The 24th Annual Conference of the European Cetacean Society was held in Stralsund, Germany, from the 22nd to the 24th of March, 2010. The subject of the conference was: “Marine Mammal Populations: Challenges for Conservation in the Next Decade”. The theme highlighted the Society’s scientific concern with the status and dire needs of several marine mammal populations at the beginning of the new decade. Despite the fact that the European Commission issued in 1992 its “Habitats Directive” calling for “strict protection“ of all cetacean species in its waters (Annex IV of Council Directive 92/43/EEC), the condition of several species, populations and sub-populations in European waters has continued to deteriorate since then. Most known examples of such populations are the Mediterranean monk seal, the Baltic harbour porpoise or the Mediterranean common dolphin, among others.
These challenges in conservation attempts appear to have political and sociological reasons. They are exacerbated by a lack of scientific knowledge of the biology of some marine mammal populations. On the other hand, main threats to marine mammals are well identified and widely spread, such as bycatch and several types of pollution.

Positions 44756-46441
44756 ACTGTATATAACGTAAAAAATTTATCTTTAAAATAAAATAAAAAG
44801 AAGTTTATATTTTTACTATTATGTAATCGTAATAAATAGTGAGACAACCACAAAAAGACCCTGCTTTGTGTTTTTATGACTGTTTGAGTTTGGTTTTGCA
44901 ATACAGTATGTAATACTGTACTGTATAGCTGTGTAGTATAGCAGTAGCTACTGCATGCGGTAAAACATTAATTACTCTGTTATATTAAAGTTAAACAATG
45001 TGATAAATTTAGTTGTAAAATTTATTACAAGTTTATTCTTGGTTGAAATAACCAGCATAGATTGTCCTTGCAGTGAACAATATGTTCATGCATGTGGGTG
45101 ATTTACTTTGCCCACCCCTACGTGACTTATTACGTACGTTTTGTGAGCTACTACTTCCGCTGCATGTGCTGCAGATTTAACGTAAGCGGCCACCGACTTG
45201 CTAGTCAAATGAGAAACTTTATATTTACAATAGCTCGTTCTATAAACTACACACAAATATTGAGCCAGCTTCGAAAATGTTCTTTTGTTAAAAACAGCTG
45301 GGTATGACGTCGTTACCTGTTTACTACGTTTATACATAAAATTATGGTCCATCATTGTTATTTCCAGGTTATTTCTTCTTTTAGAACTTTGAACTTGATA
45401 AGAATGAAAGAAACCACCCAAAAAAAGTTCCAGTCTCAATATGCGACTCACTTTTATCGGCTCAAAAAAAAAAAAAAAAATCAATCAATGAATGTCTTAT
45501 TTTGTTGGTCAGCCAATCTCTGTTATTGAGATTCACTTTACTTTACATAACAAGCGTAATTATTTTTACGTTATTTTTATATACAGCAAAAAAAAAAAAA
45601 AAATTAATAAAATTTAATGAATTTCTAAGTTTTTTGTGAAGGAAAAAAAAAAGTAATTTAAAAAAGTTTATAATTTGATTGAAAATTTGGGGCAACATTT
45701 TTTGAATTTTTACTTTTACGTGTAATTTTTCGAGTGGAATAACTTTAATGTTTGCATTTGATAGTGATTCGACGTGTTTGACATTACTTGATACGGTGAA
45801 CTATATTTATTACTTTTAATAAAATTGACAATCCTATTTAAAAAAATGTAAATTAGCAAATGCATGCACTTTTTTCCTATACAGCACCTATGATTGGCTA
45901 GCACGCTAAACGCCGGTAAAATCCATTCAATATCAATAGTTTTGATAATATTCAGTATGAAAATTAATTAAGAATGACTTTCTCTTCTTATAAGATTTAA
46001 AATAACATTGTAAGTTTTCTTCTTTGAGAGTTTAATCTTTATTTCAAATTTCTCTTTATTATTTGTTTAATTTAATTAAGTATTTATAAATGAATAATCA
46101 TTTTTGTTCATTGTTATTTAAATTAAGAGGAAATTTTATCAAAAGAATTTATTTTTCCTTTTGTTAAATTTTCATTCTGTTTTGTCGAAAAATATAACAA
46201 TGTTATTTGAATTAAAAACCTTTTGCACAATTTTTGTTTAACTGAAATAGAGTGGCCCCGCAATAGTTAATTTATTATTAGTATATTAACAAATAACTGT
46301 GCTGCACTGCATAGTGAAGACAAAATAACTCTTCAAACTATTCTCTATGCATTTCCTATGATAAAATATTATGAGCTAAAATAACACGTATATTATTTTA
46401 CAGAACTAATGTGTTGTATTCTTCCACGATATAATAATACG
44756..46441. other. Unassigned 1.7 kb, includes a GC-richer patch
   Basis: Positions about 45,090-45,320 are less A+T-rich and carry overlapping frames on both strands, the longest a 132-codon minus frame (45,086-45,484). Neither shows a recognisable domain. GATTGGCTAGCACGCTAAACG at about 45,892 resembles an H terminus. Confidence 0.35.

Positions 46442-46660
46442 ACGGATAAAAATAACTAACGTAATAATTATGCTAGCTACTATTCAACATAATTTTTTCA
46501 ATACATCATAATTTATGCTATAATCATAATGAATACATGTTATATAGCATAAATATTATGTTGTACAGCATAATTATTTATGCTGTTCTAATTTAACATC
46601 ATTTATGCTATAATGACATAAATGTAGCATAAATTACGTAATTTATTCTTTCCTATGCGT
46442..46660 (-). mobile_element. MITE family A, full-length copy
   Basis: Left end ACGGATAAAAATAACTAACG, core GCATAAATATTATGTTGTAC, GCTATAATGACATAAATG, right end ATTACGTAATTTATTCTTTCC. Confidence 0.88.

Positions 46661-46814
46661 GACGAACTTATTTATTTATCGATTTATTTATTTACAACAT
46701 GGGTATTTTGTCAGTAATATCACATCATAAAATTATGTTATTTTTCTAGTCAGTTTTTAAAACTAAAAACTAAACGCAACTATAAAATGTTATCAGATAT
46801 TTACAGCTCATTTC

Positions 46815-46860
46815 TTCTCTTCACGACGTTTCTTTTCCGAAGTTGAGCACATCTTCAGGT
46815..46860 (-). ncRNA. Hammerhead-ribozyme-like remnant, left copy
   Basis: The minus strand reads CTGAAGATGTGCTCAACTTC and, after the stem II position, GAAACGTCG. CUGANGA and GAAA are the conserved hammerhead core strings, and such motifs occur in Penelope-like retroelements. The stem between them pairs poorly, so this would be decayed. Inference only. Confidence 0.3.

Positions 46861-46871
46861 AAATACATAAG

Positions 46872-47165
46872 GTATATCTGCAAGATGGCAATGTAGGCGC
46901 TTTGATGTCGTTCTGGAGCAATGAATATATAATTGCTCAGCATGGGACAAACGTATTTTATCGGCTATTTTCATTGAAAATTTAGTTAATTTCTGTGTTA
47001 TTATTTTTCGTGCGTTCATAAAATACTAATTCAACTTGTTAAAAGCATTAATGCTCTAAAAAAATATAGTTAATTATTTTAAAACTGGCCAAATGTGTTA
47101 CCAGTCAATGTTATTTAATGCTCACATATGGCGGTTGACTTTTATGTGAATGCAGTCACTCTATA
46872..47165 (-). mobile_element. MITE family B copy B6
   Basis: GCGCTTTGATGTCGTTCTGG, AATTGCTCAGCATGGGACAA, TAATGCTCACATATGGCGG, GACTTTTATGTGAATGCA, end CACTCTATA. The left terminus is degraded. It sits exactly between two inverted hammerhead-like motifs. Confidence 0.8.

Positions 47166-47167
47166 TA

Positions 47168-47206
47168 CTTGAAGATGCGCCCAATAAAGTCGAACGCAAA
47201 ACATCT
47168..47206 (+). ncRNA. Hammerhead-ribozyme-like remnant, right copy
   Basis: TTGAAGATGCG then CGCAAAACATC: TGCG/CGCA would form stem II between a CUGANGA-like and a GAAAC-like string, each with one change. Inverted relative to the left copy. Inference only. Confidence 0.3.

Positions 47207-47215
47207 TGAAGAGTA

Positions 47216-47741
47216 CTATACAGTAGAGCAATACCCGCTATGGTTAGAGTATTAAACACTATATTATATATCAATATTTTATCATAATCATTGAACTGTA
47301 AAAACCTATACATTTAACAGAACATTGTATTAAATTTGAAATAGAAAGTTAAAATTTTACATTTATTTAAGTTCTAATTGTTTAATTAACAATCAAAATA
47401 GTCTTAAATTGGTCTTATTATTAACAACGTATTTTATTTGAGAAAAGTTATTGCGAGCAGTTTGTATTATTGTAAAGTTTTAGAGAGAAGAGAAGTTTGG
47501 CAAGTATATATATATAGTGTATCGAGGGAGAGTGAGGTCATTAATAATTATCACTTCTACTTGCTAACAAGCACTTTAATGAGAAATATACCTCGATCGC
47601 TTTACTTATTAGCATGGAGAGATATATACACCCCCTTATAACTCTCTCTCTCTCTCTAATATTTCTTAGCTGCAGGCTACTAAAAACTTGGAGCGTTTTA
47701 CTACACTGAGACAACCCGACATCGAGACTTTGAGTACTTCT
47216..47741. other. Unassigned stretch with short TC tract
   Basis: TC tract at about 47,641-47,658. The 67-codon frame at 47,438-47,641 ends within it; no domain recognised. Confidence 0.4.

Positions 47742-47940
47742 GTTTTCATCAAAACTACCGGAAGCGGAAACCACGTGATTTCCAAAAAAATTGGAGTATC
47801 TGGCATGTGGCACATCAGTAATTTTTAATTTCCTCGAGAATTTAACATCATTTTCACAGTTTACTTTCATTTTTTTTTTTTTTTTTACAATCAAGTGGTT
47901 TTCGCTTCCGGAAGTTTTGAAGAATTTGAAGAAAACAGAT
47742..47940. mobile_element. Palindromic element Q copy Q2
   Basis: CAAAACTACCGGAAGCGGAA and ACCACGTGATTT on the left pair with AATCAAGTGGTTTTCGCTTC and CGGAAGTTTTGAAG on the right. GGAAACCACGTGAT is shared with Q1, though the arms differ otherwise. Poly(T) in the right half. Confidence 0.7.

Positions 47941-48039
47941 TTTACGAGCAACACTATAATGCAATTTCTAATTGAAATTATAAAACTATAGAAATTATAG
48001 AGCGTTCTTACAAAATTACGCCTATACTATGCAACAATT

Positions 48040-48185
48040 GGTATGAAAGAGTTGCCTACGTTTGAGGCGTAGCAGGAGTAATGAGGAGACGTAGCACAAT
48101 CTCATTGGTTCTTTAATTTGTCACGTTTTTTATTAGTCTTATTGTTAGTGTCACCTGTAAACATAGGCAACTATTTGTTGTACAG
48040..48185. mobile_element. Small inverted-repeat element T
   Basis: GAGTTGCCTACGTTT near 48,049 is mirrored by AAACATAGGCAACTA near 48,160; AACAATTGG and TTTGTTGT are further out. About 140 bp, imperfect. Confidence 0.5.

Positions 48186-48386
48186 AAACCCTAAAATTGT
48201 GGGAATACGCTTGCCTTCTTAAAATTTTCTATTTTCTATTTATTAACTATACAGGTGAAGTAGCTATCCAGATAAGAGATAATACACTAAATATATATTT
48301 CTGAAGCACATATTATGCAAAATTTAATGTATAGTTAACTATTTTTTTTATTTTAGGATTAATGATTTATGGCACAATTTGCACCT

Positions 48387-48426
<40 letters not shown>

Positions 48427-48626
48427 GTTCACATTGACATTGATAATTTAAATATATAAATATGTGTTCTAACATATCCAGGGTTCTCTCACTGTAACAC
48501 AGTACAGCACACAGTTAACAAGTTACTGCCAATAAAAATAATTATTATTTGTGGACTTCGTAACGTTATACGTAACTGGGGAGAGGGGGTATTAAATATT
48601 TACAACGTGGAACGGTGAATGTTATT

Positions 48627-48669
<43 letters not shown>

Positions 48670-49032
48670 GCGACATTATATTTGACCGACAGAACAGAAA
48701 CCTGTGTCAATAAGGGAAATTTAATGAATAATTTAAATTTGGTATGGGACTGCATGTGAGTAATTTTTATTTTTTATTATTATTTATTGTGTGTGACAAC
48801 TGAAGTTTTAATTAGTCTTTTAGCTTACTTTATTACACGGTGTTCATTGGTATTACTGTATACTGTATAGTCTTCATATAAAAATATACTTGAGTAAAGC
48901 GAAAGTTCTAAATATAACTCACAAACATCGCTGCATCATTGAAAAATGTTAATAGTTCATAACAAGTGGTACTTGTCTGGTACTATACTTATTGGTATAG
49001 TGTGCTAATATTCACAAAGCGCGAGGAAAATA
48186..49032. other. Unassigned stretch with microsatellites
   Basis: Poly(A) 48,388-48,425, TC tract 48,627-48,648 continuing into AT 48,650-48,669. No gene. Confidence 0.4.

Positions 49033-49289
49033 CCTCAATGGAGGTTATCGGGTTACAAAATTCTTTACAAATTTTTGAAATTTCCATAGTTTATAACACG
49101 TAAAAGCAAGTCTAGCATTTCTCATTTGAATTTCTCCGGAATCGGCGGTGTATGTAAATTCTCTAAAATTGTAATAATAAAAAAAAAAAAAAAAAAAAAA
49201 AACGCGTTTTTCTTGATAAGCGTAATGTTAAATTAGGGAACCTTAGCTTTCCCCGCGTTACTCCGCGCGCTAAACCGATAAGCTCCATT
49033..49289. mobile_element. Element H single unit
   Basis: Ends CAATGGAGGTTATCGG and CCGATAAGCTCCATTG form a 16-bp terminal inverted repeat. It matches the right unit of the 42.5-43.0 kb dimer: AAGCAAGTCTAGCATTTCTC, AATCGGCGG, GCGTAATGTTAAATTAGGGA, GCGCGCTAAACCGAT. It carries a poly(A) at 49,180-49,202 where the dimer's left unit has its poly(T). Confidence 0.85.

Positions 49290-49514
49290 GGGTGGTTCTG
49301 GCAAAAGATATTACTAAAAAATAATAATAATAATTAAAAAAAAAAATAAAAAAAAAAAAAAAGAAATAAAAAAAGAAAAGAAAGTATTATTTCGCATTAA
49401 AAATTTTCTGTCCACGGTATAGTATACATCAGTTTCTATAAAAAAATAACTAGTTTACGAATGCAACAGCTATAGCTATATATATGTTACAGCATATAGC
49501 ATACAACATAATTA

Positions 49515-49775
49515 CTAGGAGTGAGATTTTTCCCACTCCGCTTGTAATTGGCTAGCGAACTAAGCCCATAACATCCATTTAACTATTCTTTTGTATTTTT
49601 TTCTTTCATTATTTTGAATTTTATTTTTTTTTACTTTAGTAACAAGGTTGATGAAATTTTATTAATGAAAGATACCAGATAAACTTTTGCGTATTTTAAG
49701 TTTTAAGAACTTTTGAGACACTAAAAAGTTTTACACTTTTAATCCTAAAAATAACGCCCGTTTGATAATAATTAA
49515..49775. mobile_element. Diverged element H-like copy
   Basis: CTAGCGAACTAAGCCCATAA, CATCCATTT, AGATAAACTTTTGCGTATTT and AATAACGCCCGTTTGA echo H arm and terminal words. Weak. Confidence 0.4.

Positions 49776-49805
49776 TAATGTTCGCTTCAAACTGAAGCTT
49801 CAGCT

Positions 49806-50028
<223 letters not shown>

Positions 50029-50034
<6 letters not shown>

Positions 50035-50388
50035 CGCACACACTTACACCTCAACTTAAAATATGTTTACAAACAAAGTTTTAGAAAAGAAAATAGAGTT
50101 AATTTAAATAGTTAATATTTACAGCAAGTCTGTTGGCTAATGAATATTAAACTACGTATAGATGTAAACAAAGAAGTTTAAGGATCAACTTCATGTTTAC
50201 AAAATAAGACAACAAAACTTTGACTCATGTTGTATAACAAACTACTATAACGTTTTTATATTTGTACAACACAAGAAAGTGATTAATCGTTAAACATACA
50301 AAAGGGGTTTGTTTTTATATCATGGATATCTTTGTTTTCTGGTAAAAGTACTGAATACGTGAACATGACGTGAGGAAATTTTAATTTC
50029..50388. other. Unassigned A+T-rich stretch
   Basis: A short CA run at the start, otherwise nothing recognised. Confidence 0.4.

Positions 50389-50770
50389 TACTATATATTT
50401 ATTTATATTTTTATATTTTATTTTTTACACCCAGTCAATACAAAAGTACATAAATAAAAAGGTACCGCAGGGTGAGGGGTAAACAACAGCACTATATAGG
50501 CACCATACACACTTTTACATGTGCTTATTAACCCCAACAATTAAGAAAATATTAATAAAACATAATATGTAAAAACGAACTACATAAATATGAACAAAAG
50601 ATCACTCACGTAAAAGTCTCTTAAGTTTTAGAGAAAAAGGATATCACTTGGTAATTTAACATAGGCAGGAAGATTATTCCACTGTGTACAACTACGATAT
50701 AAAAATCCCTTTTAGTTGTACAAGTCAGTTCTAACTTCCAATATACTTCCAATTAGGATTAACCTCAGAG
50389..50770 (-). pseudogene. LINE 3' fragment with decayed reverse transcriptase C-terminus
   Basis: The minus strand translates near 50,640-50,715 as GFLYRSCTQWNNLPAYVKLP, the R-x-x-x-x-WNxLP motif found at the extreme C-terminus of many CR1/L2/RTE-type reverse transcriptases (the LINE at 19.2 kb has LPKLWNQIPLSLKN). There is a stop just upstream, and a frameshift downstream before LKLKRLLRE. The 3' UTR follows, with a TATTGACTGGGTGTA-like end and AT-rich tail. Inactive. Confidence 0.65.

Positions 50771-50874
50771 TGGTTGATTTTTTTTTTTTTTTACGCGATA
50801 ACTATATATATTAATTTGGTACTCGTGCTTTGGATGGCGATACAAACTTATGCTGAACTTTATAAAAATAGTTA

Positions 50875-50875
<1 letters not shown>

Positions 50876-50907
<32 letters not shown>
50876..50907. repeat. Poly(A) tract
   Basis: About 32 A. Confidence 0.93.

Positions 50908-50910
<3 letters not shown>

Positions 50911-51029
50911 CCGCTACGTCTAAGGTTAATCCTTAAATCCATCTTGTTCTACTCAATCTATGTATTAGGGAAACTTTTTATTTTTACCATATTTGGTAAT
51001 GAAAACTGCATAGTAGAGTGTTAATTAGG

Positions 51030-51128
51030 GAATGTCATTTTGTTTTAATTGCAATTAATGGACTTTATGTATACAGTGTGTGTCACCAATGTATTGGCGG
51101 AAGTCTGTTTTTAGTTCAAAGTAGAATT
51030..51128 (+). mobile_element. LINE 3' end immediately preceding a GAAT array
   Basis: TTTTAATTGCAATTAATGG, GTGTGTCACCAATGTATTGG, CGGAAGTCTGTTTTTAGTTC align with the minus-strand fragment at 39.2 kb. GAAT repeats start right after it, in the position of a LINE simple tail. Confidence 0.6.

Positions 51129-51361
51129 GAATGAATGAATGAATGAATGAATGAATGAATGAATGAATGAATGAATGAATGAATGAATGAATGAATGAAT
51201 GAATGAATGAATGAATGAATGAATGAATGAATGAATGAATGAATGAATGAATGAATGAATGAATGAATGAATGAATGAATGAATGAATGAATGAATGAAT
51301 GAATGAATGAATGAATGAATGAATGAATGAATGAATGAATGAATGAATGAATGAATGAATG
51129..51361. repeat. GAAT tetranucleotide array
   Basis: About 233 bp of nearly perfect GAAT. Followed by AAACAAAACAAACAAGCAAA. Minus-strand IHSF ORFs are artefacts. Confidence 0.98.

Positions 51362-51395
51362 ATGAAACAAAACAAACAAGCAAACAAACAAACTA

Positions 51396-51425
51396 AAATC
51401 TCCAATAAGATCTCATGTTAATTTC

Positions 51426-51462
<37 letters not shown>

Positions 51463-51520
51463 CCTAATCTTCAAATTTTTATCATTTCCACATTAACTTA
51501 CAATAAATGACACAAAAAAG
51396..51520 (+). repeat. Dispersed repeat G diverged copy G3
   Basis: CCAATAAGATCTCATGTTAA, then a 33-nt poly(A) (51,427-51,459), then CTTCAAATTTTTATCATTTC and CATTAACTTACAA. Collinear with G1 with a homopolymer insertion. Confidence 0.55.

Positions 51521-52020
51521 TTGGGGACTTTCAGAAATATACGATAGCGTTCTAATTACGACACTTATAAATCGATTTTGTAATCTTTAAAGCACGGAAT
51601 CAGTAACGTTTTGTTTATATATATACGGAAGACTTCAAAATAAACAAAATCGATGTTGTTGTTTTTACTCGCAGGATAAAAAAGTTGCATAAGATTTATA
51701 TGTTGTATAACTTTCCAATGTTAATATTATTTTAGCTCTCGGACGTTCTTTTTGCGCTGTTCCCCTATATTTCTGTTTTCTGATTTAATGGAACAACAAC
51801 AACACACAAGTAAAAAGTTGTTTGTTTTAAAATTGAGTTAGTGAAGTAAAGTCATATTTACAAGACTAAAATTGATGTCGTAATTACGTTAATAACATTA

Members of SUBMON attended the conference and different workshops that were held in the days previous to the Conference. These workshops were useful for gathering information on 1) Cetacean Bycatch and the effectiveness of mitigation measures, 2) analysis of data of the C-POD and static acoustic monitoring devices, and 3) best practises of using fixed transect surveys for cetaceans on ferries as research platforms.
The study on the bottlenose dolphin population around Medes Islands Marine Protected Area to determine their use of habitat was presented by Carla Alvarez, head of projects of SUBMON. This study was conducted with the collaboration of L’Oceanogràfic (Valencia), the logistic support of the Medes Island Protected Area – Autonomous Government of Catalunya and co-funding from Museu de la Mediterrània. The study was carried out during one year using T-PODS, an acoustic monitoring system that allowed to determine the diel pattern of the species as well as the seasonality of dolphins around the islets.
You can see the poster here